Not that watering is definitely called for here in the “humid northeast;” historically, cultivated plants have gotten by mostly on natural rainfall. Historically, vegetable gardens also weren’t planted as intensely as they are these days. In one of my three-foot wide beds, for example, brussels sprouts plants at eighteen inches apart are flanked on one side by a row of fully grown turnips and on the other side by radishes. Five rows of onions run up and down another bed.

The rule of thumb I use for watering is that plants need the equivalent of one inch depth of water once a week.

Finger in soil to test for moisture

This approximation doesn’t take into account the …

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Berries Begin

Green Thumb Not Necessary

Every day, for some time now, my strawberry bed has yielded about five cups, or almost 2 pounds of strawberries daily. And that from a bed only ten feet long and three feet wide, with a double row of plants set a foot apart in the row.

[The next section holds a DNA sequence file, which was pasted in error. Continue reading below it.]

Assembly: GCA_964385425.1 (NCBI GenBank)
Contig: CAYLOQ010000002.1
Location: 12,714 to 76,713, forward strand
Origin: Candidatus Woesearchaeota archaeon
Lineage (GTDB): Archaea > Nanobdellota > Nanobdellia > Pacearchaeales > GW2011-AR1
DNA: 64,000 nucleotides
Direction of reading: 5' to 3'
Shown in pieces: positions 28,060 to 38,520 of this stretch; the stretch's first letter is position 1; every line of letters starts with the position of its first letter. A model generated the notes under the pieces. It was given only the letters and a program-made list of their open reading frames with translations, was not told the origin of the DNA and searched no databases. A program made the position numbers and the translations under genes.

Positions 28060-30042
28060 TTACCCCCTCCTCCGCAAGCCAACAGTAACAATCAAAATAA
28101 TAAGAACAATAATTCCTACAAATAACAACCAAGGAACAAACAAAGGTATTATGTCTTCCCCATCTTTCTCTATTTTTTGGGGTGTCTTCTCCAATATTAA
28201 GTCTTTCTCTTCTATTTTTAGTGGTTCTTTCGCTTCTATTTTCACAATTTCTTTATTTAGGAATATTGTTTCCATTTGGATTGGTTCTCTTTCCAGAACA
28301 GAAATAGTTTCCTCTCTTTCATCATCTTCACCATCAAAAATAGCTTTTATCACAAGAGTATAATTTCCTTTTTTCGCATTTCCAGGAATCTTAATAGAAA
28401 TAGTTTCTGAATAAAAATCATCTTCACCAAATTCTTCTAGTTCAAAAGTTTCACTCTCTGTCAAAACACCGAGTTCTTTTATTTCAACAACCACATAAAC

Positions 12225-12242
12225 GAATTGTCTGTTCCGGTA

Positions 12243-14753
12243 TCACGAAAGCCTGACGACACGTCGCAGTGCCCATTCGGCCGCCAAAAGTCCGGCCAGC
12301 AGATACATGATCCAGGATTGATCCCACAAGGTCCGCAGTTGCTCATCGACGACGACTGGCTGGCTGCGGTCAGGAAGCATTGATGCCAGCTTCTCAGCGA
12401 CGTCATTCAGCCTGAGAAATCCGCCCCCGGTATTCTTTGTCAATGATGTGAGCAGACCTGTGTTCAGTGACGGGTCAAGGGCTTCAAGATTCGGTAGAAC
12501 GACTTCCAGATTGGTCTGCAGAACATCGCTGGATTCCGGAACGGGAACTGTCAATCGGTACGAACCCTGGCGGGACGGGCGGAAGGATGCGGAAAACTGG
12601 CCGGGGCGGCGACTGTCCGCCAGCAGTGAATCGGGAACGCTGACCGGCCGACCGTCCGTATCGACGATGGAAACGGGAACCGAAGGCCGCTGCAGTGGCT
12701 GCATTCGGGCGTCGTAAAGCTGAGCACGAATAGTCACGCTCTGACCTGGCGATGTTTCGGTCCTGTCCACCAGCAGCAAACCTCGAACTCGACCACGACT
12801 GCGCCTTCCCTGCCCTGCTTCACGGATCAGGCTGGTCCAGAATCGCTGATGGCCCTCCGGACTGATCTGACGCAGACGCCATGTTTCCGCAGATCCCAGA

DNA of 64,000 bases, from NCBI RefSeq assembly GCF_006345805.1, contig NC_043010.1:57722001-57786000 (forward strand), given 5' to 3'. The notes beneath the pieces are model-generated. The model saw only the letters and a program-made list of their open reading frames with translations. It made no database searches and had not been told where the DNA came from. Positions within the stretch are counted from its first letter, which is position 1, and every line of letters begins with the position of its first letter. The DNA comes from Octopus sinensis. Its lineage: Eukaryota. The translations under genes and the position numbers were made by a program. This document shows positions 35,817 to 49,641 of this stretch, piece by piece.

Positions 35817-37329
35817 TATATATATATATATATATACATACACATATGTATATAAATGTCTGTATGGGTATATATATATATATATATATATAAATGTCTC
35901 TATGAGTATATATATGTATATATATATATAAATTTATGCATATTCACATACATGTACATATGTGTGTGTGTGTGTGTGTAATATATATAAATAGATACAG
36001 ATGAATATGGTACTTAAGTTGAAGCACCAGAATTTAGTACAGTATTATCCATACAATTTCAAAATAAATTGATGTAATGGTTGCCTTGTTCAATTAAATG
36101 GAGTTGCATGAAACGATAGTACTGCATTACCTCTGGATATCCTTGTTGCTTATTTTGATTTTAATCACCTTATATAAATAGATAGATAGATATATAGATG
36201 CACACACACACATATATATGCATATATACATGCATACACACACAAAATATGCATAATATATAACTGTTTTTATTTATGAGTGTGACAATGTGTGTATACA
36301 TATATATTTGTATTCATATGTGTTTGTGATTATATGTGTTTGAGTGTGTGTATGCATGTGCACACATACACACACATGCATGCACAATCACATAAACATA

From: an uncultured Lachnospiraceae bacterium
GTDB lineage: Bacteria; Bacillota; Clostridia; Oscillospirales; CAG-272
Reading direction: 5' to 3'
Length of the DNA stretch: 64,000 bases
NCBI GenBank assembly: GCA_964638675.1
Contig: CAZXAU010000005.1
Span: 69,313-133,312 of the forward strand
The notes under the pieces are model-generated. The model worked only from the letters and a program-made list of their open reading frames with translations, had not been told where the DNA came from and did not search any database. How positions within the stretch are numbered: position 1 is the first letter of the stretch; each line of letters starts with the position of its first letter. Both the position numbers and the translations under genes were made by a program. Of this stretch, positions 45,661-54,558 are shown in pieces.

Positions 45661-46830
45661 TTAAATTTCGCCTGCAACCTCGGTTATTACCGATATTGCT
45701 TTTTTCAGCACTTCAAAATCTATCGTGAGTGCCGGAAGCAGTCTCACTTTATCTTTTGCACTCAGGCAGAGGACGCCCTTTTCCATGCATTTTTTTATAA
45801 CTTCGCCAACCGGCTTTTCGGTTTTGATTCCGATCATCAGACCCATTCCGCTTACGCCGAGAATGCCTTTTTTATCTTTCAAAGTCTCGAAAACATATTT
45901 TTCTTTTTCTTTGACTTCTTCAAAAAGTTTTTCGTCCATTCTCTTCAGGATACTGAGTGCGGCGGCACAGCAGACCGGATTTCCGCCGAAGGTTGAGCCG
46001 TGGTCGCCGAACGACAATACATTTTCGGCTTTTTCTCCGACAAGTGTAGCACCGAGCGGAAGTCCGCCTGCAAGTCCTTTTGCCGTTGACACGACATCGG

Good yield from a strawberry bed has nothing to do with green thumbs. I just did what’s required to keep the plants happy and healthy. To whit . . .

I planted the bed last spring to replace my five-year-old bed. About five years is about how long it takes for a strawberry bed to peter out due to inroads of weeds and diseases, including some viruses whose symptoms are not all that evident.

To keep my new plants removed from any problems lurking in the old soil, I located the new bed in a different place from the old one. Further forestalling …

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Immigrants Welcomed

Sad to See This One Leave, ‘Til Next Year

“So sad,” to quote our current president (not a president known, so far at least, for his eloquence). But I’m not sliding over into political commentary. I use to that pithy quote in reference to the fleeting glory of Rose d’Ipsahan.

A little background: Rose d’Ipsahan was given to me many years ago by a local herbalist under the name of Rose de Rescht, which it soon became evident it was not. Descriptions of Rose de Rescht tell how it blossoms repeatedly through the season; not my rose. I finally honed down my rose’s identity from among the choices suggested by a number of rose experts based on photos and descriptions I had sent them.

Under any name, Rose d’Ipsahan would be my favorite rose. Without any sort of protection, it’s never suffered any damage from winter cold. Insect and disease pests do it …